Can culture make a difference? It did once upon a time…
In a Christmas season where war is all around us, I have a gift recommendation that celebrates the power of non-violence – a Gandhian update for the 21st century.
I’ve become friends with Estonia, thanks to the savvy and sophisticated Estonians I’ve met in the course of my work, the Estonian president Toomas Hendrik Ilves‘s witty Twitter spat with Paul Krugman (I wrote about it here), and my article on the Estonia’s Museum of Occupations – though I’ve only been as close as neighboring Lithuania and had a quick drive through Latvia.
Nevertheless, I attended a recent Stanford screening of The Singing Revolution, a 2007 documentary film by James Tusty and Maureen Castle Tusty, from a sense of solidarity and duty, rather than any real enthusiasm. I thought it was going to be, well, a bit drippy. I was wrong.
It was sensational – powerful, moving, uplifting, with an absolutely gripping storyline. And the music is downright addictive.
Estonia, a nation of about 1.3 million people, is one of mankind’s oldest residences, yet has lived under almost continuous occupation in modern times, with the Swedes, the Poles, the Danes, the Russians, and others taking turns. In the 20th century, the Soviets, then the Nazis, and then the Soviets again, swallowed the small nation that had enjoyed a brief, interwar independence.
What did the Estonians have to resist such a brutal and murderous totalitarian power? Their weapon of choice was song. Estonians like to sing. Obviously, not everyone is a singer, but training in choral music is pretty much nationwide, and everyone is at least exposed to it. And after all, most people can sing, even if badly. It’s better than baseball.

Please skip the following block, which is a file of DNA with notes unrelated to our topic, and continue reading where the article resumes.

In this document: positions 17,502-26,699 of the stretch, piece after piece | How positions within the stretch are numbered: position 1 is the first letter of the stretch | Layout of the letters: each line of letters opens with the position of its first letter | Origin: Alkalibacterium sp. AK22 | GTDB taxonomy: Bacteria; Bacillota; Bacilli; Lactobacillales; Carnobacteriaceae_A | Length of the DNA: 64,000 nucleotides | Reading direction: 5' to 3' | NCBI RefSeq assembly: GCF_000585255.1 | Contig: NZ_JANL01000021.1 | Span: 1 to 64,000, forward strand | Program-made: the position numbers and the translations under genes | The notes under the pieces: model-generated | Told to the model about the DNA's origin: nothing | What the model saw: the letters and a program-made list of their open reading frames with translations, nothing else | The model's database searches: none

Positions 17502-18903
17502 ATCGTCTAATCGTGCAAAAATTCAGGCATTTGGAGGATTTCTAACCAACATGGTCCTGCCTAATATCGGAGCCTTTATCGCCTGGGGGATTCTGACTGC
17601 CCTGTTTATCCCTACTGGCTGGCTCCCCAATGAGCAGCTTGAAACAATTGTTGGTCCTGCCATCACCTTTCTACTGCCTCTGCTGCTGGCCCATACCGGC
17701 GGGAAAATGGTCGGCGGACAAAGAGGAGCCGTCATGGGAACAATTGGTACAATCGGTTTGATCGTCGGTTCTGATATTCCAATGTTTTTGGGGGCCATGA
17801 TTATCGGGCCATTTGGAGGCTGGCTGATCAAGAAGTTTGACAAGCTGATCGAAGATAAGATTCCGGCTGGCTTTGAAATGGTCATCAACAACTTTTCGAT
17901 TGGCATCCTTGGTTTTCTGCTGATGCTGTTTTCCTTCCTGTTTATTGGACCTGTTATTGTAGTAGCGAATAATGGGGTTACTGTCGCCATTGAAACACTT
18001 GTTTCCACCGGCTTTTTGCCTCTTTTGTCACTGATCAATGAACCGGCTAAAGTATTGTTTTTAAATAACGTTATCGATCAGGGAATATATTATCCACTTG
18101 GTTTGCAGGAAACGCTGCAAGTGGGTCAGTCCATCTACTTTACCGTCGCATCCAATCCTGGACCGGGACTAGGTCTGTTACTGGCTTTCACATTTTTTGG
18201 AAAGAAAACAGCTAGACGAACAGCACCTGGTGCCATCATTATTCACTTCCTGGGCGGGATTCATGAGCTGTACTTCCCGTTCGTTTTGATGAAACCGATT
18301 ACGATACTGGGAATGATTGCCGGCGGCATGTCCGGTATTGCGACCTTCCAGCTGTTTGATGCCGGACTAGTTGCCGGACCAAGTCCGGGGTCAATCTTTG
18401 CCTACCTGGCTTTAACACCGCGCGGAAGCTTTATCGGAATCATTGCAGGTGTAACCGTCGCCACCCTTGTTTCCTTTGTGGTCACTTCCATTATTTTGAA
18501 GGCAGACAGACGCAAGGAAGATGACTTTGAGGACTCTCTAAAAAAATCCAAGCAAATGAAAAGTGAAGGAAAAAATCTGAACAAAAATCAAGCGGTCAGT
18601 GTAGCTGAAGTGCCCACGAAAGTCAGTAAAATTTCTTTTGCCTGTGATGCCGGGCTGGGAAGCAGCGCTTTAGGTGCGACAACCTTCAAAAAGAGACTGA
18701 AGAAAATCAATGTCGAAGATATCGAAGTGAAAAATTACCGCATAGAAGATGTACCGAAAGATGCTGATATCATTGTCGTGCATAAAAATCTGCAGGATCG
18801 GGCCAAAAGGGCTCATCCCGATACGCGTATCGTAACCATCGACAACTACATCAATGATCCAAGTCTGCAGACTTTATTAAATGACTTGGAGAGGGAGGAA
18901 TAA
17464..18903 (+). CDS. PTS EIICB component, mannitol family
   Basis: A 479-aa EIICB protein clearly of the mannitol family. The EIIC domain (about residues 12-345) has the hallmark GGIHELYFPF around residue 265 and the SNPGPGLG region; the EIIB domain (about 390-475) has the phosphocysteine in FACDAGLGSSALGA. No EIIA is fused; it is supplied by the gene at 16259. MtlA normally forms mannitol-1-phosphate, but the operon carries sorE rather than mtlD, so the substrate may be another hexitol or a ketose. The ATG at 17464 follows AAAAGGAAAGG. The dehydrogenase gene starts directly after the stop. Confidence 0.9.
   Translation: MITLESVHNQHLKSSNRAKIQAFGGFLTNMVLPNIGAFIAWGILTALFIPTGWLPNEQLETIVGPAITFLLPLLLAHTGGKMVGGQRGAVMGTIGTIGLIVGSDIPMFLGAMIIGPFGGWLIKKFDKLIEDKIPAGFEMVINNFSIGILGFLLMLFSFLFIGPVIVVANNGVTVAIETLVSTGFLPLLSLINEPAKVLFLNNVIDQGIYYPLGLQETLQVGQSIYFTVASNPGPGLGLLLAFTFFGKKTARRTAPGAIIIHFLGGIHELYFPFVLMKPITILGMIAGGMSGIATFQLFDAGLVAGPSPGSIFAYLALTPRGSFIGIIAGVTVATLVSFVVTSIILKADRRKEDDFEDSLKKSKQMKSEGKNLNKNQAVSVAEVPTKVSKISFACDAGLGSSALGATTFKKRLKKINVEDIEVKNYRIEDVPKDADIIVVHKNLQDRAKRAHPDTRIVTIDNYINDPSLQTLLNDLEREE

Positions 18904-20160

Even the New York Times was impressed:
Under the Soviets, especially, Estonian culture was brutishly suppressed, but it welled up every five years in July, when Estonians gathered in Tallinn for the Estonian song festival, which often drew upward of 25,000 people. The images of these festivals are moving already; the force of the singers and the precision of their conductors are stunning to behold.
But the emotion swells further when Estonians defy their occupiers by singing nationalist songs. This bold act reclaimed Estonian identity and set the stage for a series of increasingly daring rebellions under the Soviet President Mikhail S. Gorbachev, who advocated glasnost and got more than he bargained for.
“If 20,000 people start to sing the same song, then you cannot shut them up. It’s impossible,” said one participant in the uprising. The New York Times again: “Imagine the scene in Casablanca in which the French patrons sing “La Marseillaise” in defiance of the Germans, then multiply its power by a factor of thousands, and you’ve only begun to imagine the force of The Singing Revolution.”
The DVDs are available here (and if you recognize a familiar voice in the narration, it’s Linda Hunt).
Meanwhile, please do yourself a favor. Watch this video. It will make you happy. Promise.